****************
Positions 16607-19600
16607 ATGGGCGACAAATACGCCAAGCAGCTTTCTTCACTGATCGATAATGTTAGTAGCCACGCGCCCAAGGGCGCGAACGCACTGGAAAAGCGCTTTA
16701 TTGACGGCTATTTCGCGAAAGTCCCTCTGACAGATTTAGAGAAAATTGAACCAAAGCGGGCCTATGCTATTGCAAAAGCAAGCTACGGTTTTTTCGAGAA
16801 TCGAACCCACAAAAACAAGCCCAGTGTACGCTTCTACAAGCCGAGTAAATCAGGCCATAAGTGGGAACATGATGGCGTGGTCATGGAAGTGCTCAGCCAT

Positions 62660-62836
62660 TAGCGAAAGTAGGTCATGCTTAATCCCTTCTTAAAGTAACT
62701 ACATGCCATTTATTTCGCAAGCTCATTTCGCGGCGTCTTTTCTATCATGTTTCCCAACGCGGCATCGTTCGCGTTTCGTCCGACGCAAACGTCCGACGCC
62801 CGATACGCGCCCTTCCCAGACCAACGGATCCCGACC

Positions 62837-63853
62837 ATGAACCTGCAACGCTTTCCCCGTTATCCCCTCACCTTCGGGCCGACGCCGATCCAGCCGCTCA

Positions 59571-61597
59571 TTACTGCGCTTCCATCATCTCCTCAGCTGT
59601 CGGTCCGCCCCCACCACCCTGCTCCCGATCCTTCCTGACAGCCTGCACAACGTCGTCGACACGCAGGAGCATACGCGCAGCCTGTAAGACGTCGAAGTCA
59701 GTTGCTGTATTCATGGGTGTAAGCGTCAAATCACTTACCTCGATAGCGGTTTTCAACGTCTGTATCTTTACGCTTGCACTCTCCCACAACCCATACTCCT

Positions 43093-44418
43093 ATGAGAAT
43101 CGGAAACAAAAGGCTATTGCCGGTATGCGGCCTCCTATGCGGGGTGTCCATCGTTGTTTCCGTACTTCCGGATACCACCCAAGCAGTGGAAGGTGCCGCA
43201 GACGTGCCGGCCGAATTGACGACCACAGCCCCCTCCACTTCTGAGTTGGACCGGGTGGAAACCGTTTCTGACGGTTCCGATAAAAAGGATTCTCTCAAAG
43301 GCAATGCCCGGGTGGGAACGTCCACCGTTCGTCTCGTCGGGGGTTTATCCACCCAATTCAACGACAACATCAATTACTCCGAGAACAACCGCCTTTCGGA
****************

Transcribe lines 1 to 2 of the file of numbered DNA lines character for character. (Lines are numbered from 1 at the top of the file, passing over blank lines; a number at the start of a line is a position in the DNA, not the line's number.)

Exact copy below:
Positions 16607-19600
16607 ATGGGCGACAAATACGCCAAGCAGCTTTCTTCACTGATCGATAATGTTAGTAGCCACGCGCCCAAGGGCGCGAACGCACTGGAAAAGCGCTTTA